“When I am in tatters and about to cave, in elementary matters: be the particle and the wave.”- The Levins 

This weekend, my wife Julia and I gathered within a wonderful community to see Joe Crookston, a master musician, songwriter and beloved cheerleader of humanity. Before the concert, I had a conversation with a friend who has a different political point of view. We agreed on many points but in the end, there was no swaying her from her stance. I had to say that I was grateful that we were willing to converse at all. Our beliefs can become a citadel from which we are unwilling to emerge. Recognizing that I care for someone who does not see or feel as I do, awakens the love from which all things become whole.

Of course, there is a process that takes place before love comes into the picture. There is a gambit of emotions that come into play that must be honored before I can authentically facilitate a greater understanding. Sometimes, however, I can find myself going down the rabbit hole with bad feelings and I have to remind myself that love is an option. That way I can manually shift gears.

We are the awareness that animates everything and yet we seem to be in a separate form from everything around us. What can bring us peace is quietly observing the drama of life as it unfolds without needing to over-identify with it.  Swirling around duality, our consciousness can silently become unified.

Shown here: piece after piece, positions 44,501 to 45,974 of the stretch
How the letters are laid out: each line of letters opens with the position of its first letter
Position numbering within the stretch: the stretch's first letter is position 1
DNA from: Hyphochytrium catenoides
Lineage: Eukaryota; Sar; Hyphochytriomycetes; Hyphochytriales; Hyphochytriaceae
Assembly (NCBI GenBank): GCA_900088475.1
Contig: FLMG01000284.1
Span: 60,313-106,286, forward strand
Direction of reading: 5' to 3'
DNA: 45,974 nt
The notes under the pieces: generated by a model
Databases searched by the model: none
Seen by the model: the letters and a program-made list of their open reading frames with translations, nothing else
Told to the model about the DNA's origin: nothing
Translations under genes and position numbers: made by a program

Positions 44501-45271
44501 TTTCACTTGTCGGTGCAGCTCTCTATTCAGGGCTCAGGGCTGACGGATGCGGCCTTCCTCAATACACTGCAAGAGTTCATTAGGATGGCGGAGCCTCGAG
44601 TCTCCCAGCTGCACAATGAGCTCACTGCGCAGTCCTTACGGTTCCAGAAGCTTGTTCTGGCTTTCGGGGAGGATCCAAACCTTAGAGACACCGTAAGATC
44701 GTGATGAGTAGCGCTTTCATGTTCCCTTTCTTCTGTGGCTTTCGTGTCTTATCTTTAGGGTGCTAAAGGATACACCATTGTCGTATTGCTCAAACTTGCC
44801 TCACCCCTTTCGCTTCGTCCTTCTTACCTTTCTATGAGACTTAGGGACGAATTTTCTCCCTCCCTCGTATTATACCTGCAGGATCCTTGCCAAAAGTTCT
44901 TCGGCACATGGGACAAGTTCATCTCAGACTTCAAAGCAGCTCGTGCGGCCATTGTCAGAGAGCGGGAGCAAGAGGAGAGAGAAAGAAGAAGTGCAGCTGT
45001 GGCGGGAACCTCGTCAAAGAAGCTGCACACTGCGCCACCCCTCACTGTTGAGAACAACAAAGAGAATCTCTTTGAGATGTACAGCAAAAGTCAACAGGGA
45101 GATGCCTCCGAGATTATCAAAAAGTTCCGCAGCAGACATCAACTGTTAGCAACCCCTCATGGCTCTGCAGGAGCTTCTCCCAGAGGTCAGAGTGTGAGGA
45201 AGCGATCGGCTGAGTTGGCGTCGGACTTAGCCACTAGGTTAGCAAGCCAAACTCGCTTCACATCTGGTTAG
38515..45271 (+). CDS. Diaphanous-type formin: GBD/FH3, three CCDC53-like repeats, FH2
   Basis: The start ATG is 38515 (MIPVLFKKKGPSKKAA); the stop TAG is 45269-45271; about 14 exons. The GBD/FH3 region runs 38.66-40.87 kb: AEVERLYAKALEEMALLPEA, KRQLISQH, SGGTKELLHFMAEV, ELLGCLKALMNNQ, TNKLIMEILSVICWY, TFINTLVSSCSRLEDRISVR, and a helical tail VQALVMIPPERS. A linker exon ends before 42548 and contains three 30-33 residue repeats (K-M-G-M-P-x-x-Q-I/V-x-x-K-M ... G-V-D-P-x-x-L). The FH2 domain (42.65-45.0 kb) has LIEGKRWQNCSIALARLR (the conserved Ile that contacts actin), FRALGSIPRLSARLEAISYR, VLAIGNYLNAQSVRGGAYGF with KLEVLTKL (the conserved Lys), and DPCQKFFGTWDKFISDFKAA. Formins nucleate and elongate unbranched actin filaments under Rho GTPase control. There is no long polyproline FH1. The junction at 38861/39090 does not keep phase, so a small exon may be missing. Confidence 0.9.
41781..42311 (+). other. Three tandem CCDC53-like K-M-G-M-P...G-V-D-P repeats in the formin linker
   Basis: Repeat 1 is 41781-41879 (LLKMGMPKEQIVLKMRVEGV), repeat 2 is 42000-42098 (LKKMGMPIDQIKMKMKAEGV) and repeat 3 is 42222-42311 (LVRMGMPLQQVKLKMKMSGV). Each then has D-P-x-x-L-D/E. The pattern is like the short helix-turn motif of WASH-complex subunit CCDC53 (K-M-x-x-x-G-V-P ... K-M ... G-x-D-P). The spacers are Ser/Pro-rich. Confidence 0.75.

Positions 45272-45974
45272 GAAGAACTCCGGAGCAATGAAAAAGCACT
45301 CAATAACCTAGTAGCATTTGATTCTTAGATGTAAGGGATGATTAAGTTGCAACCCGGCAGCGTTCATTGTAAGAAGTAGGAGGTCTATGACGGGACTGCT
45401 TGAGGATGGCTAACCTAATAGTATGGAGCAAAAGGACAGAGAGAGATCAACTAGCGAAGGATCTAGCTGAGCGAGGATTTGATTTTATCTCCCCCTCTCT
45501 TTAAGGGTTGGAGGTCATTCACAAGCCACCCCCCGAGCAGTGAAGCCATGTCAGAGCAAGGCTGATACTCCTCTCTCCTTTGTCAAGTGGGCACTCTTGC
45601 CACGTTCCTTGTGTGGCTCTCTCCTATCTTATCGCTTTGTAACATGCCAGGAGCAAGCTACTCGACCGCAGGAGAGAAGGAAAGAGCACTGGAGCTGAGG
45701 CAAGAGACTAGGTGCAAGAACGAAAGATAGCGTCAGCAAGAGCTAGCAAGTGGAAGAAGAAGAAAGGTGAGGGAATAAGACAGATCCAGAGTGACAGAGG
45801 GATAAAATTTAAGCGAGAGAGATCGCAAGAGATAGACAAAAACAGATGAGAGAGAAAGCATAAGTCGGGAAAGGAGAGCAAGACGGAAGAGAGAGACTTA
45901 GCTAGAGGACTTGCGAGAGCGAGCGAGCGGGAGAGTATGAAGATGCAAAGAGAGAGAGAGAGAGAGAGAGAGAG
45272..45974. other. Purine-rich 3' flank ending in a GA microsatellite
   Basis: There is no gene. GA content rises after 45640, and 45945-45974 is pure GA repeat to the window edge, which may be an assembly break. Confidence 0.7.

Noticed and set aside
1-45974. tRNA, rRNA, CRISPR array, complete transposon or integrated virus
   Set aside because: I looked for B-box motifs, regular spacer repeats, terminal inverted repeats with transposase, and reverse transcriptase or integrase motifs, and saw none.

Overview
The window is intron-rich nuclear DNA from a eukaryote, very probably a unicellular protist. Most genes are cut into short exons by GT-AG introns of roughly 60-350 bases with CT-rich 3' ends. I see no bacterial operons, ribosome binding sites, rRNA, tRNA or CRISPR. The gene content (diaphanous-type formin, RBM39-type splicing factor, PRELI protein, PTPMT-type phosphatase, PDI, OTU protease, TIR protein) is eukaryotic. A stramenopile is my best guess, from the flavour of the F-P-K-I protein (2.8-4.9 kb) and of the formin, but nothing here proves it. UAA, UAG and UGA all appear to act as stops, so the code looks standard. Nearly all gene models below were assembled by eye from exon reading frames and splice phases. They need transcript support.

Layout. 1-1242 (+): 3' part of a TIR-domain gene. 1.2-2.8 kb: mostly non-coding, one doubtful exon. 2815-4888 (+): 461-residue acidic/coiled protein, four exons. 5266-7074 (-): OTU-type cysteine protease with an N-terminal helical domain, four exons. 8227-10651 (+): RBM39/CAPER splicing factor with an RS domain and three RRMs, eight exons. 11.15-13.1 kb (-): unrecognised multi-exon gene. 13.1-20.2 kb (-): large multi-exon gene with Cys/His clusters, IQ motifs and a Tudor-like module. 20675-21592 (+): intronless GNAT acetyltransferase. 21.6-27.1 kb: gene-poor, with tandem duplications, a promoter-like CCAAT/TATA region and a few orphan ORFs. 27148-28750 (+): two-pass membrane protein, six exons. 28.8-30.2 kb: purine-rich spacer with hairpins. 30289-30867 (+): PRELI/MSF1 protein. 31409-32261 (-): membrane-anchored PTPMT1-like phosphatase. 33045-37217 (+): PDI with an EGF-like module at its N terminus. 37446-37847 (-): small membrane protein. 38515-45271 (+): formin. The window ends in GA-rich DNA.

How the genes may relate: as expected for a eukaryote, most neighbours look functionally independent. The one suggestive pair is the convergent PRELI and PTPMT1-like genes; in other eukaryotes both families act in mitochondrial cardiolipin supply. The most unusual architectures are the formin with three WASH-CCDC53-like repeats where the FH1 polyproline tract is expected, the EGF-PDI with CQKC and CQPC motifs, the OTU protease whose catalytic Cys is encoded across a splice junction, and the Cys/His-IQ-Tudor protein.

For a long time, there was a scientific argument about what light consisted of. There were proponents of the Particle theory who said that light was made of particles. There were proponents of the Wave theory who said light was made of waves. They were like two political parties attacking one another. Each side said they were right and that the other was wrong. Now we know that light is both a particle and a wave. It has both properties and depending on how you look at it, it may change from a particle to a wave. It may do the opposite.  All that time arguing may have been wasted, or it may have provided the breakthrough in understanding. It is a paradox.